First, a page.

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- The knee of the kicking leg is raised straight up to the side with the heel tight against the buttocks as much as possible.
- The knee and foot are almost parallel to the floor. This chamber disguises the type of kick and the height of the kick and it permits a knee kick it the opponent is too close for the round kick.
- The knee may be chambered with the knee in front, similar to a front kick chamber, to fake a front kick, but the kick will be weaker, and it may get jammed.
- The foot moves towards the target in a wide semicircular motion, with the foot in the shape you want to strike with.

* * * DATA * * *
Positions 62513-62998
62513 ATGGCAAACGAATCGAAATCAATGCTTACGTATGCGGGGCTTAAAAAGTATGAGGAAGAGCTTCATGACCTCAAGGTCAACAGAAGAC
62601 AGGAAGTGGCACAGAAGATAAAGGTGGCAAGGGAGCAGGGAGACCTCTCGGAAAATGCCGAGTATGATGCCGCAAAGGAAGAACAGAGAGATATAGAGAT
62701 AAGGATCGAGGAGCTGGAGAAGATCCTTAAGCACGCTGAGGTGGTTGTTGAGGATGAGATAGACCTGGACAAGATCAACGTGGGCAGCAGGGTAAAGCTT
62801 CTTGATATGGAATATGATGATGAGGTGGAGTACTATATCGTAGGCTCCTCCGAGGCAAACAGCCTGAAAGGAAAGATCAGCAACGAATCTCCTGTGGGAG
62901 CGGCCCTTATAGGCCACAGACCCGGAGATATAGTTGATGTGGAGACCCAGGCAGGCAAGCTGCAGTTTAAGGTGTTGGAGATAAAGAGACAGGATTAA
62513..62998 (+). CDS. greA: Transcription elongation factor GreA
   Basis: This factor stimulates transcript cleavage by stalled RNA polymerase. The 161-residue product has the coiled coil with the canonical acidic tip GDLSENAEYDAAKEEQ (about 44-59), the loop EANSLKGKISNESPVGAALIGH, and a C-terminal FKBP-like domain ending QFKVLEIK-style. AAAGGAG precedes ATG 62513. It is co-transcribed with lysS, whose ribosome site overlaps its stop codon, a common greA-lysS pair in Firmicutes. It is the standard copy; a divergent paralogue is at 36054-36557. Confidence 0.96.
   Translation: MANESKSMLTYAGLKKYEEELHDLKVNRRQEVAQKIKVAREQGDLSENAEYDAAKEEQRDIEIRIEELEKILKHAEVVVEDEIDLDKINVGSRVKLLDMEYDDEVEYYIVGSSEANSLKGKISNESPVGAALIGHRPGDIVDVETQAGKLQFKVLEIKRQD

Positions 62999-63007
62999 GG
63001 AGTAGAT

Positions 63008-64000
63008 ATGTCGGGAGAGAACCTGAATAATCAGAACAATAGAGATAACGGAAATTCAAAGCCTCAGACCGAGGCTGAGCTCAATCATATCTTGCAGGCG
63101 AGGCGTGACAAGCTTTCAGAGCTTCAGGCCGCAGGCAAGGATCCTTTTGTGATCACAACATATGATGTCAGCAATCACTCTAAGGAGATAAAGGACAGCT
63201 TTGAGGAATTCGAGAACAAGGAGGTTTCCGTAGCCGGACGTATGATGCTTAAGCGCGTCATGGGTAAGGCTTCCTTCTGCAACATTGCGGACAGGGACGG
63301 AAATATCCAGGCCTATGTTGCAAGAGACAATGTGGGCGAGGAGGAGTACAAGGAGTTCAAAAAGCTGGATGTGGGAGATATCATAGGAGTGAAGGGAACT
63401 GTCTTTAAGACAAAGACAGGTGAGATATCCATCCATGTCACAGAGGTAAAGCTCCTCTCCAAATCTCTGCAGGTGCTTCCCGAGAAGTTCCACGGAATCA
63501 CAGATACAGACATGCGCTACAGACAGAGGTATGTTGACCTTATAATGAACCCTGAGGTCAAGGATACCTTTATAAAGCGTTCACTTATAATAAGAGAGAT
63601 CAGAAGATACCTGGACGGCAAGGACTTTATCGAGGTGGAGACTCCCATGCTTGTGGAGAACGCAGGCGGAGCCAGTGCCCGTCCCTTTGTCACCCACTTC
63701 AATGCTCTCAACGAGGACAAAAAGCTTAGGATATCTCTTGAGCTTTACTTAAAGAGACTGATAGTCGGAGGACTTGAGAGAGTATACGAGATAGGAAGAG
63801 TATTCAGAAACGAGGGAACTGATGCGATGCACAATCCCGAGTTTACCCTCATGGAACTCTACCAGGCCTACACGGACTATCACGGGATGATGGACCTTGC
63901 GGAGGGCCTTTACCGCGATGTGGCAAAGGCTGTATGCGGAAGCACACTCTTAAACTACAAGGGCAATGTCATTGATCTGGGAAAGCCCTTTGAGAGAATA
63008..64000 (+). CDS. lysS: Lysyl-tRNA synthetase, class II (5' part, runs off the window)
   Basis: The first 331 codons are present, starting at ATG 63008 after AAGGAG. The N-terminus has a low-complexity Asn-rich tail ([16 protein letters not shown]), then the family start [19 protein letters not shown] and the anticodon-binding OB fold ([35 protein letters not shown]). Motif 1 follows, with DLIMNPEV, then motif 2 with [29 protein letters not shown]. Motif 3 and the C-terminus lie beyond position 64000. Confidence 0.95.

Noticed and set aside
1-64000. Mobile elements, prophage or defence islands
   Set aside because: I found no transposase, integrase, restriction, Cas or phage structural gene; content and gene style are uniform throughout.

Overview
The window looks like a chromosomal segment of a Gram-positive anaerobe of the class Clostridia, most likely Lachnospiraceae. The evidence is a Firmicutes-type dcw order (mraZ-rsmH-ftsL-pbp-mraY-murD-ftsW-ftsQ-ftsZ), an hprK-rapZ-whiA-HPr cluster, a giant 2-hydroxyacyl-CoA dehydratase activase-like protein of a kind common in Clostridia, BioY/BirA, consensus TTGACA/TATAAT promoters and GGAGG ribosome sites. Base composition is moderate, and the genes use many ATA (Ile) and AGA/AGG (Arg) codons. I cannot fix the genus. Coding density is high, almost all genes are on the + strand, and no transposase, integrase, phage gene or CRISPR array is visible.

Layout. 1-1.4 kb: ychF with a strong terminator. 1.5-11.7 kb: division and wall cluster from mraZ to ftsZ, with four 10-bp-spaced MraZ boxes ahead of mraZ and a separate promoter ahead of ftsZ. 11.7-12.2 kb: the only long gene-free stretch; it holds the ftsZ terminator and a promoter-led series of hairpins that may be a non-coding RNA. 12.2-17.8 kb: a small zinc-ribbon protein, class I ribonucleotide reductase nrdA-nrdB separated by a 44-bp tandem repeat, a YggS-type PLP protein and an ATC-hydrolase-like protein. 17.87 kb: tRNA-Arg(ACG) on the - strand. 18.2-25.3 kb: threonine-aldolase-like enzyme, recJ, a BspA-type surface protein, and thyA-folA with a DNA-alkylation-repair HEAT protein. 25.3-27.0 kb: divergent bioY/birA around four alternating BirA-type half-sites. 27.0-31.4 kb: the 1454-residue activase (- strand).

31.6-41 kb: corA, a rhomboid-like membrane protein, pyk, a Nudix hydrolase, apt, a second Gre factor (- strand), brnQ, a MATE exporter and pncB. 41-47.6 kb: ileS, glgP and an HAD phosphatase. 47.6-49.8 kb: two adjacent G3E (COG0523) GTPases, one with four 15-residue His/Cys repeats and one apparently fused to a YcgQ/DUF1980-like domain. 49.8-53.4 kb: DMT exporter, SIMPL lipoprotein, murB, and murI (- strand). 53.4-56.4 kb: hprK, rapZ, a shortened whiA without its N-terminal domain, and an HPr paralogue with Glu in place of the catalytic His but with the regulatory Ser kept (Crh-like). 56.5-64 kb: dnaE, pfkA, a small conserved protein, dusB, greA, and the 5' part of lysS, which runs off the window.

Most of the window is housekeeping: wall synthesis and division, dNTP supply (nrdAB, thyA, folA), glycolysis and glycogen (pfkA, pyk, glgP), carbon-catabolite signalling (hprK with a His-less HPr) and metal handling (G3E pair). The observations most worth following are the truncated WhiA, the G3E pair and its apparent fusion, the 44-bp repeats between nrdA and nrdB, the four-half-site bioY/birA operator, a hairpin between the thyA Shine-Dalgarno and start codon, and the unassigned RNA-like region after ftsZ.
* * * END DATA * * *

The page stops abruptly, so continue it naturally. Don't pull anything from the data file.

- The knee will move up or down depending on the height you want to kick.
- As the foot moves towards the target in the semicircular motion, the hip of the kicking foot goes forward with the kick and the supporting leg pivots with the heel pointing toward the target. Movement of the hip and rotation of the support foot adds body power to the kick.
- The supporting foot should be in contact with the ground at all times, do not rise to the ball of the foot for more height in the kick.
- The upper body be kept upright as much as possible. After the foot makes contact with the target, the foot should be snapped back to the buttocks.
- The snapping motion along with the forward motion of the hip creates a very powerful kick. The recoil motion helps maintain balance and positions the foot for a second kick.